High throughput 3D optical microscopy : from image cytometry to endomicroscopy
Massachusetts Institute of Technology. Department of Mechanical Engineering.
Peter T.C. So.
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Optical microscopy is an imaging technique that allows morphological mapping of intracellular structures with submicron resolution. More importantly, optical microscopy is a technique that can readily provide images with biochemical contrast based on different spectroscopic modalities such as fluorescence spectrum and lifetime, Raman spectrum, optical polarization and phase. Although, optical microscopy can provide superior resolution over many other medical imaging modalities such as MRI, CT or ultrasound, the relatively low throughput limits its range of biomedical application. In this thesis, high throughput 3D optical imaging instruments have been developed for medical and biological applications based on widefield 3D resolved techniques. First, we developed a high throughput depth resolved widefield image cytometer based on the structured light illumination and the high speed remote depth scanning. This system improves imaging throughput by an order of magnitude over the current technology and can potentially be applied to image cytometry investigation to study cultured cell morphologies with statistical significance comparable to the flow cytometer. The statistical accuracy of this instrument is verified by quantitatively measuring the rare cell populations. Hyperspectral imaging is also possible based on the use of an interferometric full field spectrometer. Second, we developed a depth resolved widefield two photon endomicroscope for the medical diagnosis based on the temporally focused widefield two photon microscopy. The developed instrument can parallelize the image acquisition process over the whole field of view without the need for any scanning mechanism at the distal end of the optical fiber. The method for delivering high peak power laser pulses through the optical fiber has been proposed to improve the signal to noise ratio which in turn improves the imaging throughput. A structured light illumination method have also been proposed and demonstrated for improving depth resolution. In addition, this temporally focused widefield two photon microscopy has been applied to the high throughput depth resolved measurement of fluorescence and phosphorescence lifetime with millisecond level frame rate.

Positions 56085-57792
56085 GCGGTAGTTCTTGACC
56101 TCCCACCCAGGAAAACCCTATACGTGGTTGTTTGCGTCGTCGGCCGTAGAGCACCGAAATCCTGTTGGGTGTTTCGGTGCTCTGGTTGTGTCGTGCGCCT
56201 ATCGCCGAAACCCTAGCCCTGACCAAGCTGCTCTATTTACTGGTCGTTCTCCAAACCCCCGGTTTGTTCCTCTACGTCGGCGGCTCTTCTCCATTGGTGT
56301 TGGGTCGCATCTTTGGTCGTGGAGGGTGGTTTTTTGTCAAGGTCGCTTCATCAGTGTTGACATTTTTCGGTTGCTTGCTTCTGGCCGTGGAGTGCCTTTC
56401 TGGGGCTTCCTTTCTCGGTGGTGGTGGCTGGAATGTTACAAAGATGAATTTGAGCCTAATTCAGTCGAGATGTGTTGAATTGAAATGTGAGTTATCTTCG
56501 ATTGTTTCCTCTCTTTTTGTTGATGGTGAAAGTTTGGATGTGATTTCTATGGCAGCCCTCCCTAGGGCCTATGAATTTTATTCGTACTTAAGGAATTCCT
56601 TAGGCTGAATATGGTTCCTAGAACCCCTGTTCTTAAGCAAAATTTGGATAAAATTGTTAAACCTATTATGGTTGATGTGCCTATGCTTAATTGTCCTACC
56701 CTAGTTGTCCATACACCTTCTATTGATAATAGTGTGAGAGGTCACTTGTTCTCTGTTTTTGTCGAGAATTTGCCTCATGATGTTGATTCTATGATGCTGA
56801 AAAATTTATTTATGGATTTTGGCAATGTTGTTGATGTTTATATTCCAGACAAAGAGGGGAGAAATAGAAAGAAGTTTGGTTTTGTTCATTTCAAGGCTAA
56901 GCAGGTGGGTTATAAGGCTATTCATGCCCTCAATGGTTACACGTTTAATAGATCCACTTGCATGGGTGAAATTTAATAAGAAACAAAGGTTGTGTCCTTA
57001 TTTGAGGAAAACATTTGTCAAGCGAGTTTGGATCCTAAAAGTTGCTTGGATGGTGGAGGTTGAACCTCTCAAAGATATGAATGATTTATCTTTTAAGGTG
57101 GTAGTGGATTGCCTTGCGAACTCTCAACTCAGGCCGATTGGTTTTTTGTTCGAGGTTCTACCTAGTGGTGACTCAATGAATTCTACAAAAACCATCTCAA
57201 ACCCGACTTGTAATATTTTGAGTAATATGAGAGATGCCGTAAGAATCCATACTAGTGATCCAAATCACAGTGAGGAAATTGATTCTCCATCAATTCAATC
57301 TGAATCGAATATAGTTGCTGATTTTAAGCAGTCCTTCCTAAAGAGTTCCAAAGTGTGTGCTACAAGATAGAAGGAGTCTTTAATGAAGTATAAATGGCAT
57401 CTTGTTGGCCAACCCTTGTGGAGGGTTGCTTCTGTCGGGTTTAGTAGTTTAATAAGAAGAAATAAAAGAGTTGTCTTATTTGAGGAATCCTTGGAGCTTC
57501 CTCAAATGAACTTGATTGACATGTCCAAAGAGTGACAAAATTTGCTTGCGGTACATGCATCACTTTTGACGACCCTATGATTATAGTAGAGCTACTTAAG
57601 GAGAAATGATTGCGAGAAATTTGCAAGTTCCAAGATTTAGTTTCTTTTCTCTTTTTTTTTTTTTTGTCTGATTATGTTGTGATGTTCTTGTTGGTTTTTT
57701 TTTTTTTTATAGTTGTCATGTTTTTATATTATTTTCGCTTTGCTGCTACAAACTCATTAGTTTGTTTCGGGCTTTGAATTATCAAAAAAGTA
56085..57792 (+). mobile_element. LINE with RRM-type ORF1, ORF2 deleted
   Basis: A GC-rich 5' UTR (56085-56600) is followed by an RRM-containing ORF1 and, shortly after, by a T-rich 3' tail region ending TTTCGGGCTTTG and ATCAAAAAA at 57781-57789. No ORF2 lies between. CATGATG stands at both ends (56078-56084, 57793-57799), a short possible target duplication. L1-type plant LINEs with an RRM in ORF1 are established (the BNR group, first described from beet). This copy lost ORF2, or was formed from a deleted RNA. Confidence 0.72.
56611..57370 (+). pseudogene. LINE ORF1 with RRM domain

Thesis: Ph. D., Massachusetts Institute of Technology, Department of Mechanical Engineering, 2014.Cataloged from PDF version of thesis.Includes bibliographical references.
DepartmentMassachusetts Institute of Technology. Department of Mechanical Engineering
Massachusetts Institute of Technology